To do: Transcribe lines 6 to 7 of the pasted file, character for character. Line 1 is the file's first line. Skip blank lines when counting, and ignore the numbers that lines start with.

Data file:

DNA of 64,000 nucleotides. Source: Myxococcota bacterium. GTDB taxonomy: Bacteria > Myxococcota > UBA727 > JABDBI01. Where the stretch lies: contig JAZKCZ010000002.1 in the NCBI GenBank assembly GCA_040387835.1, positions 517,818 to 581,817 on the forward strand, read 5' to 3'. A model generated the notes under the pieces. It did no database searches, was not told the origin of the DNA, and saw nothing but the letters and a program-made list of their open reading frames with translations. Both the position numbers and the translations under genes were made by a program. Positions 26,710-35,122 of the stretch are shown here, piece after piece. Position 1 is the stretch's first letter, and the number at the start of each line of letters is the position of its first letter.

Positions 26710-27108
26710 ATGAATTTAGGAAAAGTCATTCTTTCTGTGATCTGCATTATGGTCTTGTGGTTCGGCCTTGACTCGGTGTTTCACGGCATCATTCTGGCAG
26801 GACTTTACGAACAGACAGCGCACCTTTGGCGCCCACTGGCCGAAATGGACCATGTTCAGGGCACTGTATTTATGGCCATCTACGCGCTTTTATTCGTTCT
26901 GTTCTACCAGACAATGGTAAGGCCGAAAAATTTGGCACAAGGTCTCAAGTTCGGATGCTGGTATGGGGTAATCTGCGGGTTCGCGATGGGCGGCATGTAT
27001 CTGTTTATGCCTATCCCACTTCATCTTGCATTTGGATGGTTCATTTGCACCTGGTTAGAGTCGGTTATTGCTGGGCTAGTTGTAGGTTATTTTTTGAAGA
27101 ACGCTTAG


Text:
27001 CTGTTTATGCCTATCCCACTTCATCTTGCATTTGGATGGTTCATTTGCACCTGGTTAGAGTCGGTTATTGCTGGGCTAGTTGTAGGTTATTTTTTGAAGA
27101 ACGCTTAG